A recent announcement by wireless carrier Telus that it’s raising fees for texting to the U.S. will be just the beginning of price hikes if Canada’s large wireless companies are allowed to swallow up the small players, a consumer watchdog group says.
“This is only the beginning,” OpenMedia said in a statement this week. “Big Telecom conglomerates often mimic each others’ price-gouging, so we can expect providers to add new fees across the board if we don’t speak up.”
Starting May 1, Telus is changing its plans that include unlimited texting by adding an additional 40-cent fee for text messages sent to the U.S.. Customers can still opt for unlimited texting to the U.S., but it will cost an additional $10 a month.
OpenMedia describes this as “price-gouging,” pointing to estimates that if text messages were charged at the same rate as other wireless data, they would cost eight-tenths of a cent.
But Telus spokesperson Shawn Hall said the cost of text messages involves much more than just the cost of transferring a small amount of data.
“We're making this change because only a small, but growing, number of customers send texts outside Canada, which is more expensive for us to provide because we have to pay the international carrier to connect the text,” he said in an email to The Huffington Post Canada.
“There are substantial costs involved to operate our text messaging network — billions of dollars — not just the cost of transmission, but of the extensive infrastructure and work by team members involved,” he added.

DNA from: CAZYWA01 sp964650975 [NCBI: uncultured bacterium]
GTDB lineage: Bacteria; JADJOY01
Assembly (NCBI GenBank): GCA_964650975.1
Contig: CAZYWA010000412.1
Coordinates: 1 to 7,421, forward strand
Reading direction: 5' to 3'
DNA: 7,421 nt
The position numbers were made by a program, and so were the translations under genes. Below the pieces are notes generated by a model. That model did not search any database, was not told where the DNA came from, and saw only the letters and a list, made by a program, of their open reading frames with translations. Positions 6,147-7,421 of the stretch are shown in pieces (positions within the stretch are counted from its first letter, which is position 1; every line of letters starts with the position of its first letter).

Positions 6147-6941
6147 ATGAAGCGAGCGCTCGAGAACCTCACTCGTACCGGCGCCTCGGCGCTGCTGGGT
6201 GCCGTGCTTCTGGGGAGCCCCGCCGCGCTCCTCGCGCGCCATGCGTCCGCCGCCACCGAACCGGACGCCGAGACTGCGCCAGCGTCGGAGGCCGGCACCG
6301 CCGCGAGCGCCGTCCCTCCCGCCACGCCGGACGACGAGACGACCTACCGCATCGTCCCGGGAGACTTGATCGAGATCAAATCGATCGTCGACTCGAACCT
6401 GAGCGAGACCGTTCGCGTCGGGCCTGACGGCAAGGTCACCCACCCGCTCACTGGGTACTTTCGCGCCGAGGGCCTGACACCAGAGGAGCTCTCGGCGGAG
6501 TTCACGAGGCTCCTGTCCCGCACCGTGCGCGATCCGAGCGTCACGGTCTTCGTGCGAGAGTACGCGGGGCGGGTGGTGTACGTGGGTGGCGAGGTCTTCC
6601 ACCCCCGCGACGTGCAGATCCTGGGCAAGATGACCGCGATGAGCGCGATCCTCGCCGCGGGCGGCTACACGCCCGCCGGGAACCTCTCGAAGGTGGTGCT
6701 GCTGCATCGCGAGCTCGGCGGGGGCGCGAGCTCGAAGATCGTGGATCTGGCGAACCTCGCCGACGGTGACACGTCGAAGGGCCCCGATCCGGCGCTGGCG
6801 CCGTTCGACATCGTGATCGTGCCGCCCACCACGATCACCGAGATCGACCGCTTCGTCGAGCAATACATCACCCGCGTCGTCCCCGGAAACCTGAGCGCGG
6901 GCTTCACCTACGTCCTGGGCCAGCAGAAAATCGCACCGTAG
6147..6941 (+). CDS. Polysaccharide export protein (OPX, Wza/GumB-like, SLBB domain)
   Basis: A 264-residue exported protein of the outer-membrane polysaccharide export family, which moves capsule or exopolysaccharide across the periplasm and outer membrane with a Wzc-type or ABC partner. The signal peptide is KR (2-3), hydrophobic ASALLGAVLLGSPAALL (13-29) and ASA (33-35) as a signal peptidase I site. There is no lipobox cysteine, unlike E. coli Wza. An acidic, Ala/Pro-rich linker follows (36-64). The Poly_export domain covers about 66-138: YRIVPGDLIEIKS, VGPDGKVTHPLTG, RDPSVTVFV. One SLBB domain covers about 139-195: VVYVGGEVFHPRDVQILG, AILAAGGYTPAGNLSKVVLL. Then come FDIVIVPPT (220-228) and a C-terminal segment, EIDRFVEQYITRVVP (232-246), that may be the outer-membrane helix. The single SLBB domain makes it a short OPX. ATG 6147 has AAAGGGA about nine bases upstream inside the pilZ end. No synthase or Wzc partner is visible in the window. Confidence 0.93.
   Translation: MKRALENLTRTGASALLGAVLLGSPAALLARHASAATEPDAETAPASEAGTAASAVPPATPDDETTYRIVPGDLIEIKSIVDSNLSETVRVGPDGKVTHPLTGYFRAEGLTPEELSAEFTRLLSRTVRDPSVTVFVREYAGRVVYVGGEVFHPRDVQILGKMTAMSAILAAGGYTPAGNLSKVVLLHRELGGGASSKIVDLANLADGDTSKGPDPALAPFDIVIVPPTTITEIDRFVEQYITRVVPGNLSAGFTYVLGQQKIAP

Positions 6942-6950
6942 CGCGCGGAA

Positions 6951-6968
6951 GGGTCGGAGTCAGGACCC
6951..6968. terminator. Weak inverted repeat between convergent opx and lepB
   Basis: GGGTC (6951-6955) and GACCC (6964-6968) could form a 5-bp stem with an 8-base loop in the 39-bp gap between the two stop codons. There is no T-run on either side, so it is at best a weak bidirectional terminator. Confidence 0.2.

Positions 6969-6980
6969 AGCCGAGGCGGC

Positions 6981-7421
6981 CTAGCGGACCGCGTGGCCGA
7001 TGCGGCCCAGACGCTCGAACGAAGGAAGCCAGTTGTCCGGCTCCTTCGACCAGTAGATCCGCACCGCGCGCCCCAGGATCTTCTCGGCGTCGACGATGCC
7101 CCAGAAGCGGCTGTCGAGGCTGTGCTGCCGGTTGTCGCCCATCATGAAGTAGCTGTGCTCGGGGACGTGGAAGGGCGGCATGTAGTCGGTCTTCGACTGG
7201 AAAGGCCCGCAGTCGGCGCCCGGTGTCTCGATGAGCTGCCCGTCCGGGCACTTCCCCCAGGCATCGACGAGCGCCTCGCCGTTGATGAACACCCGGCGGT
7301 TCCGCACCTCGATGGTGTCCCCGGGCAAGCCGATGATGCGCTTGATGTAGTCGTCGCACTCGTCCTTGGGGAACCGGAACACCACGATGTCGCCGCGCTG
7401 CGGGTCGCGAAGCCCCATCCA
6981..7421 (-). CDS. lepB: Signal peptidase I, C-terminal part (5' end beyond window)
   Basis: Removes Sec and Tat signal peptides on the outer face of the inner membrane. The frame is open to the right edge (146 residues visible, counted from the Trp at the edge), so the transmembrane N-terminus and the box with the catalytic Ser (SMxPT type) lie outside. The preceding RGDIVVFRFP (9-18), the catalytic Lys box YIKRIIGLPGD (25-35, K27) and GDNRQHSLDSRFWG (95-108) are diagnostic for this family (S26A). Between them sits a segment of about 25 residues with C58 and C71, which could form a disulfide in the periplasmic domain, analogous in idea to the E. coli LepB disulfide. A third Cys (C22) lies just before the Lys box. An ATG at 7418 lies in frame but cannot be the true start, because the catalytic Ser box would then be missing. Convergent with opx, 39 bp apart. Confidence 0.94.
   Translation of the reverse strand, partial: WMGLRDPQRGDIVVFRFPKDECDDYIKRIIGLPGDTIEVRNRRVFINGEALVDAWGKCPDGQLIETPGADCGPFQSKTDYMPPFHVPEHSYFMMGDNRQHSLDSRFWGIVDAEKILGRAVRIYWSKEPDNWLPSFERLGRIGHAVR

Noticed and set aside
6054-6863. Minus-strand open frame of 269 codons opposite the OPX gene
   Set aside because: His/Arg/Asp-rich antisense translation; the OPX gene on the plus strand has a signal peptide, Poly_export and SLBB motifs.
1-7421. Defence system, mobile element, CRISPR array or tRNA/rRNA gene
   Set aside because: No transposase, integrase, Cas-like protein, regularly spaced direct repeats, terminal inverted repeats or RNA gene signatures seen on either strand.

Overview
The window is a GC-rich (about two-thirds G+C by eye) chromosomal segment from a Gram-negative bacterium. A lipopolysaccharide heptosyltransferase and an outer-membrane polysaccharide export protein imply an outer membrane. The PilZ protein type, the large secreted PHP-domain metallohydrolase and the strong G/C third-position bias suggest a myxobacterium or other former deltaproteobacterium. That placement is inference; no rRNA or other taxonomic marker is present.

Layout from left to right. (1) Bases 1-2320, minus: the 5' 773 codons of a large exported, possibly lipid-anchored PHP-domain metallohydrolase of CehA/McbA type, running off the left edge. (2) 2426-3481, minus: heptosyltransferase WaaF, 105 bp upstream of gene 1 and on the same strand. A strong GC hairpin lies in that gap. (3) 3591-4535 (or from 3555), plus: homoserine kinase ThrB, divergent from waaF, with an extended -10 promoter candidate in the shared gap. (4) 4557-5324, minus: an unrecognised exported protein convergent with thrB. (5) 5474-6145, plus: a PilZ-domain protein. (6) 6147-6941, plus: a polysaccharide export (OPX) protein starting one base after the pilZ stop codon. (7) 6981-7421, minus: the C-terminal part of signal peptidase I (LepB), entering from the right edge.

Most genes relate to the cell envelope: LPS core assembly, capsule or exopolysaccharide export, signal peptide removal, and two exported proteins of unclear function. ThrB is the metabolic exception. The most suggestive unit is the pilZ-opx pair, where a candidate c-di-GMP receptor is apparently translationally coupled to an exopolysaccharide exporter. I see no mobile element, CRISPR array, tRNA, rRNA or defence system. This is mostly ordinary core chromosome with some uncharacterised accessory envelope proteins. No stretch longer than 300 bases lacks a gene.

The other two small wireless players — Public Mobile and Wind Mobile — have also put themselves for sale, a fact that has raised concerns among consumers’ advocates that fledgling competition in Canada’s wireless market will be stifled.
“We see the big three (Bell, Rogers and Telus) pushing more and more to maintain their control by influencing regulatory decisions,” OpenMedia executive director Steve Anderson told HuffPost in an email.
Anderson cited Rogers Communications’ efforts to buy wireless spectrum controlled by Shaw as further evidence the big three are trying to crowd out other potential players.
Shaw was awarded a band of wireless spectrum in 2008 under rules meant to allot spectrum to small players. The company had planned to become a wireless carrier, but backed out.
OpenMedia points out that the Rogers buyout is a contravention of a federal rule that sets aside wireless spectrum for small players. The rule expires in 2014.
Anderson suggested Rogers’ buyout of the Shaw spectrum may have been at least part of what convinced the small players to give up the ghost and put themselves on sale.
“I believe the indie providers were waiting to buy up this spectrum and having it appropriated by Rogers now puts them at a major disadvantage. They need more spectrum to reach customers and Rogers (who has enough already) is going to limit that access,” Anderson wrote.
A takeover of the smaller wireless players by the big three would be problematic. The federal government has pushed for greater competition in the wireless market in recent years, and regulators would likely balk at approving such acquisitions.
— With files from CBC
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